SIRIRAT KIATPATHOMCHAI, MICHAEL. P SCHMITZ, T. S. AMJATH BABU
Justus-Liebig University Giessen, Institute of Agricultural Policy and Market Research, Germany
Rice farming, a dominant economic as well as culturally important activity in Thailand is affected by the prevailing low prices of the rice grain in domestic and international markets as well as the raising cost of cultivation and opportunity costs. The current bleak scenario is exacerbated in southern Thailand especially in the Songkha Lake Basin due to prevailing low productivity of rice crop. Further deteriorating the situation, an increasing trend of myopic conversion of rice fields to shrimp farms for short term gains are gaining momentum especially from the late 1980s. Even though the initial gains were substantial for rice field turned shrimp farms, this is proved to be unsustainable. Here we are looking at the unidirectional externalities originating from the conversion which brings the productivity of rice fields further down. It can be observed that the fields in the coastal areas were converted initially but were extended to the inland making more area be saline which is essential for shrimp cultivation but deleterious for rice farming. The external effects originate from the saline effluences discharged to common irrigation canals which may 1) destroy the soil structure and 2) retard the growth of rice and hence 3) decrease the efficiency and productivity of farming. In the present study, a quantification of external effects on rice farming using the primary survey data supported by data from secondary sources is attempted. The fiscal and non-fiscal measures of internalising this externality is sought after but we would like to concentrate on non-fiscal solutions especially by allocating property rights to farmers. The importance of the work lies in the fact that rice farming which is proved to be a sustainable agricultural activity in southern Thailand may loose its existing area share to unsustainable farming systems if the market failures are not corrected as soon as possible and one has to consider the fact that the re"=conversion of shrimp farms back to rice fields are prohibitively costly and hence the change is economically almost irreversible.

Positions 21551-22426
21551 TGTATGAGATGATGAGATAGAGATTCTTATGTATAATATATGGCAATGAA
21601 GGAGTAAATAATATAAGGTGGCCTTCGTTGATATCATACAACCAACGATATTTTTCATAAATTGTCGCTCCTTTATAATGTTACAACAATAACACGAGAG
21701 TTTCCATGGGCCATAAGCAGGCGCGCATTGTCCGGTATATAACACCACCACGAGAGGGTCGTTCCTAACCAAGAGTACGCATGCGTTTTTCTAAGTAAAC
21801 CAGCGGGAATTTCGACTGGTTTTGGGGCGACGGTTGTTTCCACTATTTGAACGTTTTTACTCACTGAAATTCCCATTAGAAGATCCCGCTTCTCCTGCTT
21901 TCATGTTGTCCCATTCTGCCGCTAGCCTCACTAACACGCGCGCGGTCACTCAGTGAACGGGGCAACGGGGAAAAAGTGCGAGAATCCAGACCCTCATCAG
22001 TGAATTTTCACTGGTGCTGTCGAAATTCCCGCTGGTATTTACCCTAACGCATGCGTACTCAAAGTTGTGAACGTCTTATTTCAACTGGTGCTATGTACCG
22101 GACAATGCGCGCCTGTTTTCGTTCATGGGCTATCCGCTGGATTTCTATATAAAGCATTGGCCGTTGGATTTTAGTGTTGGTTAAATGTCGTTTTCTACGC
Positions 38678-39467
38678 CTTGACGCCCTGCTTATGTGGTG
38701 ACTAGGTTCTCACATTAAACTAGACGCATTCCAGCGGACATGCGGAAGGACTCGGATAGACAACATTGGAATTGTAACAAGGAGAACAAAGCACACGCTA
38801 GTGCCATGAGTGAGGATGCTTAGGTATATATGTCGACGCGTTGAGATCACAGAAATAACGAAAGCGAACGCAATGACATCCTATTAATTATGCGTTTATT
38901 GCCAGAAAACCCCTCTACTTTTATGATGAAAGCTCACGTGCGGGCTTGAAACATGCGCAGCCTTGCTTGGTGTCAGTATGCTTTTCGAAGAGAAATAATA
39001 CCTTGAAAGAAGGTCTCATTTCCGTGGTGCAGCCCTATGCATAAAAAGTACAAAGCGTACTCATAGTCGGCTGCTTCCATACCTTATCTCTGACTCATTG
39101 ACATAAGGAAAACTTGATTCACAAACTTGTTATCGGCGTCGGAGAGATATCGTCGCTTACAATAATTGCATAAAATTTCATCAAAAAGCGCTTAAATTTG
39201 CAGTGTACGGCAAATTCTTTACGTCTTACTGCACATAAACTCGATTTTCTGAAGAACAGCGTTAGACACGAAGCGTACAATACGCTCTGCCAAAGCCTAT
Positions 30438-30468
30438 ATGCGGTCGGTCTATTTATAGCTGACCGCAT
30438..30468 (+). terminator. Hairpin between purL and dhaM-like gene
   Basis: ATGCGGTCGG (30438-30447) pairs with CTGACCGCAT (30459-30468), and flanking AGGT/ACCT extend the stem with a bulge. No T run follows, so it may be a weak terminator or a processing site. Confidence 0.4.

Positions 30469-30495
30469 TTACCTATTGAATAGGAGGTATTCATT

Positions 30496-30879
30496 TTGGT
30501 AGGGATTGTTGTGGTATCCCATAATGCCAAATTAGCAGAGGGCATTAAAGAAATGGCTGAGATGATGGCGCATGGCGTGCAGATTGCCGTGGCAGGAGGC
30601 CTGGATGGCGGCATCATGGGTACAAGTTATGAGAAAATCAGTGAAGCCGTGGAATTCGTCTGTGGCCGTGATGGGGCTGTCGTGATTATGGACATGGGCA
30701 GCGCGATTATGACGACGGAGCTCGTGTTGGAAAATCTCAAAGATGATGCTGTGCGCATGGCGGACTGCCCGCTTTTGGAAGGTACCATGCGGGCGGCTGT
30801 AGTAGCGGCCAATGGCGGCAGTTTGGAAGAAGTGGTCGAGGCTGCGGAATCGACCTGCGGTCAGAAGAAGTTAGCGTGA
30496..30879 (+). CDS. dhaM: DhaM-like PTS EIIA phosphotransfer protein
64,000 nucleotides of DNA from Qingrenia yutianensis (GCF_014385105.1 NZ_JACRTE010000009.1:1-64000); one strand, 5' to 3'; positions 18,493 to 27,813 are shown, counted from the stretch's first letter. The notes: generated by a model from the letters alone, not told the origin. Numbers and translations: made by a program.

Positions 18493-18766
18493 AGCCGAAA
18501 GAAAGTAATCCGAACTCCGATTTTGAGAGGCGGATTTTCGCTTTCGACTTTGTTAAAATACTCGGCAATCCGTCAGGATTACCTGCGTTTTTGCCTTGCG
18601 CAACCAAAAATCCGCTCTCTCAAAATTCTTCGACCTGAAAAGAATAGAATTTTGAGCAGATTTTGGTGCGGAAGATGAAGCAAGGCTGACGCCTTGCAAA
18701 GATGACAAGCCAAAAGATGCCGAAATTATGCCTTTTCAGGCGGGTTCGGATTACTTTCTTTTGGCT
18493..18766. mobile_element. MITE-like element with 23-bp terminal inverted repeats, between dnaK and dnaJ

Keywords: Externality, Rice Farming, Shrimp Farming, Southern Thailand, sustainability